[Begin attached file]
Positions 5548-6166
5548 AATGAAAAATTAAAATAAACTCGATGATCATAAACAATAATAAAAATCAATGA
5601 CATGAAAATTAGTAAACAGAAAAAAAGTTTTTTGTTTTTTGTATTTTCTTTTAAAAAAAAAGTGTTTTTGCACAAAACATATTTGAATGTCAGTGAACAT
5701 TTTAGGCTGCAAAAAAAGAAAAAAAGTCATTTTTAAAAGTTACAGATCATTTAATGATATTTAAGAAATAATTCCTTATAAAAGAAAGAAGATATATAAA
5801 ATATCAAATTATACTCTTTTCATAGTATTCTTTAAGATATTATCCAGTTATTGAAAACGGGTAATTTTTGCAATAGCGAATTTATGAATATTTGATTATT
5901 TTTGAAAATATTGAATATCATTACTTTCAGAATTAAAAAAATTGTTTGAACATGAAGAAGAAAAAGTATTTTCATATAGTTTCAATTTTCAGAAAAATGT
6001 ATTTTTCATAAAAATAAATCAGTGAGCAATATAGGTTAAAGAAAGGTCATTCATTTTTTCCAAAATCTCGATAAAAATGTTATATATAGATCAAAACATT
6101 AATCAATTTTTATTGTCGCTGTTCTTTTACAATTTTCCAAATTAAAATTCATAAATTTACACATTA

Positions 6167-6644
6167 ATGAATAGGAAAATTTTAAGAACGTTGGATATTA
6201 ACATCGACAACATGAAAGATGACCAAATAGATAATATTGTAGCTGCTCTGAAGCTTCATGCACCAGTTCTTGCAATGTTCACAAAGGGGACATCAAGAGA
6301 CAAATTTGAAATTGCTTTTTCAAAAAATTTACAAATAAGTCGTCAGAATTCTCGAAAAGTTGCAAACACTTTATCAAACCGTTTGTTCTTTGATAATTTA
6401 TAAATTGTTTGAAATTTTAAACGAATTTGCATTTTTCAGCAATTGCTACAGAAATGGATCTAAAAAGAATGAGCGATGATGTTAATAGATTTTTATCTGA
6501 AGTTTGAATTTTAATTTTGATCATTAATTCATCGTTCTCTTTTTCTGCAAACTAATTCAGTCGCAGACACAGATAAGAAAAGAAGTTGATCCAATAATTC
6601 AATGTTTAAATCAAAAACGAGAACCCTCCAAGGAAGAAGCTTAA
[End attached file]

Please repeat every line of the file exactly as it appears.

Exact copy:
Positions 5548-6166
5548 AATGAAAAATTAAAATAAACTCGATGATCATAAACAATAATAAAAATCAATGA
5601 CATGAAAATTAGTAAACAGAAAAAAAGTTTTTTGTTTTTTGTATTTTCTTTTAAAAAAAAAGTGTTTTTGCACAAAACATATTTGAATGTCAGTGAACAT
5701 TTTAGGCTGCAAAAAAAGAAAAAAAGTCATTTTTAAAAGTTACAGATCATTTAATGATATTTAAGAAATAATTCCTTATAAAAGAAAGAAGATATATAAA
5801 ATATCAAATTATACTCTTTTCATAGTATTCTTTAAGATATTATCCAGTTATTGAAAACGGGTAATTTTTGCAATAGCGAATTTATGAATATTTGATTATT
5901 TTTGAAAATATTGAATATCATTACTTTCAGAATTAAAAAAATTGTTTGAACATGAAGAAGAAAAAGTATTTTCATATAGTTTCAATTTTCAGAAAAATGT
6001 ATTTTTCATAAAAATAAATCAGTGAGCAATATAGGTTAAAGAAAGGTCATTCATTTTTTCCAAAATCTCGATAAAAATGTTATATATAGATCAAAACATT
6101 AATCAATTTTTATTGTCGCTGTTCTTTTACAATTTTCCAAATTAAAATTCATAAATTTACACATTA

Positions 6167-6644
6167 ATGAATAGGAAAATTTTAAGAACGTTGGATATTA
6201 ACATCGACAACATGAAAGATGACCAAATAGATAATATTGTAGCTGCTCTGAAGCTTCATGCACCAGTTCTTGCAATGTTCACAAAGGGGACATCAAGAGA
6301 CAAATTTGAAATTGCTTTTTCAAAAAATTTACAAATAAGTCGTCAGAATTCTCGAAAAGTTGCAAACACTTTATCAAACCGTTTGTTCTTTGATAATTTA
6401 TAAATTGTTTGAAATTTTAAACGAATTTGCATTTTTCAGCAATTGCTACAGAAATGGATCTAAAAAGAATGAGCGATGATGTTAATAGATTTTTATCTGA
6501 AGTTTGAATTTTAATTTTGATCATTAATTCATCGTTCTCTTTTTCTGCAAACTAATTCAGTCGCAGACACAGATAAGAAAAGAAGTTGATCCAATAATTC
6601 AATGTTTAAATCAAAAACGAGAACCCTCCAAGGAAGAAGCTTAA